The third major point is Europe.
The reversibility of the European construction, that a Grexit would give rise to, should give food for thought about the desired objectives for this construction, which has been going on since the 1950s. The idea of an area of intensive trade in Europe was then seen as the best way to eventually create a more autonomous political momentum across the continent. The euro zone is also a move in this direction. Its creation, the crowning achievement of the European construction, also led to the need for a political construction that could allow for more efficient management of the currency area as a whole. The idea that all the architects that had worked on the creation of the zone agreed on was that the last building block would be political, in order to have a totally integrated economic area.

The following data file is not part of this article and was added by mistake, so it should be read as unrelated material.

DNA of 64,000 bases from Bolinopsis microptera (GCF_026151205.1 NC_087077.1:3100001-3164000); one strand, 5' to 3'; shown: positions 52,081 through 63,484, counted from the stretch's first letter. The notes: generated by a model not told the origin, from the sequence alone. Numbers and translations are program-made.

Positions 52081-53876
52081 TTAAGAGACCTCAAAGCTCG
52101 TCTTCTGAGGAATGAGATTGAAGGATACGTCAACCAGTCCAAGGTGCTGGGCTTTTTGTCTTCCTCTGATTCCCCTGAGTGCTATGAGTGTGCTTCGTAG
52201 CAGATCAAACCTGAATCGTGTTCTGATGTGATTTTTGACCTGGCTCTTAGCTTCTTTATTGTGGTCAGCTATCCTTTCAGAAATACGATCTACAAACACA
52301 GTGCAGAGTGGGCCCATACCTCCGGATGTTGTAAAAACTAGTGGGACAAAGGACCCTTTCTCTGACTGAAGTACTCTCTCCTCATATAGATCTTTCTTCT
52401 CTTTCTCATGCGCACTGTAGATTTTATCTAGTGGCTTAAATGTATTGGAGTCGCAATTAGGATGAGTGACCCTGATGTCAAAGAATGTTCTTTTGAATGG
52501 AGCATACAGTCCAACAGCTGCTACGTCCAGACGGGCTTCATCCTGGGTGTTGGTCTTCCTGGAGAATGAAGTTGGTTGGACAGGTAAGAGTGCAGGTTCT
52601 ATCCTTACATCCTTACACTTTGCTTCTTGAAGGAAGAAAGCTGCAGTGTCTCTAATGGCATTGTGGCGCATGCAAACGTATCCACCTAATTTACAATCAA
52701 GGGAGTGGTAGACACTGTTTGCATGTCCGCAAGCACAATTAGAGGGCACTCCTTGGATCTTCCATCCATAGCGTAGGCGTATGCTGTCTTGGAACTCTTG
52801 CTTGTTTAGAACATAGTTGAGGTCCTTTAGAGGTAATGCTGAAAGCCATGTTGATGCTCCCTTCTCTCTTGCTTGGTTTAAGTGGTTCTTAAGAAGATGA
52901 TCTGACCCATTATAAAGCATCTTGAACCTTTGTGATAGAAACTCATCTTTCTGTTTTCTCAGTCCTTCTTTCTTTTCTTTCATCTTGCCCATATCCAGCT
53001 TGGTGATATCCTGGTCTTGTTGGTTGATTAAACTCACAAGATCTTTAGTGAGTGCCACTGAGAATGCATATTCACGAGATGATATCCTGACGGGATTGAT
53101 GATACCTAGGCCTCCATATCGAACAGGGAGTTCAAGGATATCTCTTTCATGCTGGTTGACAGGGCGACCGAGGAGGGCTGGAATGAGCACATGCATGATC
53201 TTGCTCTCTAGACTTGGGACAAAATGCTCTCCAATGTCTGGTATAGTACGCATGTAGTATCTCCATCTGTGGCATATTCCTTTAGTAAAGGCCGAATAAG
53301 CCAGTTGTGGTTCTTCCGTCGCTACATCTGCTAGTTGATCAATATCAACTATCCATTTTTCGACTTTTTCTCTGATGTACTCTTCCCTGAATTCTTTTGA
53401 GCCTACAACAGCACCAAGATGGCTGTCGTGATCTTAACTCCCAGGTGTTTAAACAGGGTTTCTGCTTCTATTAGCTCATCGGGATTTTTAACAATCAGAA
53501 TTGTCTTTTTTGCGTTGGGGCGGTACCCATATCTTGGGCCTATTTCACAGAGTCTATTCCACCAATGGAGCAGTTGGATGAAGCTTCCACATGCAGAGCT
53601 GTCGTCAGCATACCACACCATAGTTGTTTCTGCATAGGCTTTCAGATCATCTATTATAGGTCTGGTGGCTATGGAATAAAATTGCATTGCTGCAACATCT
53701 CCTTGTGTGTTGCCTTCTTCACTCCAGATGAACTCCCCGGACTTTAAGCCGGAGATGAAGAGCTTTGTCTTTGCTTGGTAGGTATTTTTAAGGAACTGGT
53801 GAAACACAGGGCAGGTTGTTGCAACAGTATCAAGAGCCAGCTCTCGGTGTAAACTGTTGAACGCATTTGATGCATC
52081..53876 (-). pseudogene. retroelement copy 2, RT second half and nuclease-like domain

The reversibility, associated with a Grexit, would weaken this idea since other countries might leave the zone. That means that there cannot be any integrated political structure that is able to balance the interests of one country with respect to another. If a country can leave, then no country would be interested in joining an integrated system as its situation could be weakened if one country left the zone.
But if this ultimate construction and final integration does not take place, then the euro zone no longer has the same nature. It becomes a simple fixed exchange-rate area. And that no longer something that creates inspiration.
The question of the Grexit is not the imbalance that a Greek exit would mean for the European economy as a whole, but the political impact it would have on the construction of the entire zone.
If reversibility becomes reality as a result of a Greek exit, there will be a need for a strong, consistent and rapid message aimed at creating more robust institutions to ensure that the spirit of the euro zone remains.
Any European construction is political in its essence and the economy is only a means to arrive at this political dimension. This is the important issue given the mosaic that Europe is. If it was no longer so marked then the big loser of a Grexit would be Europe, its diversity and also its common strength.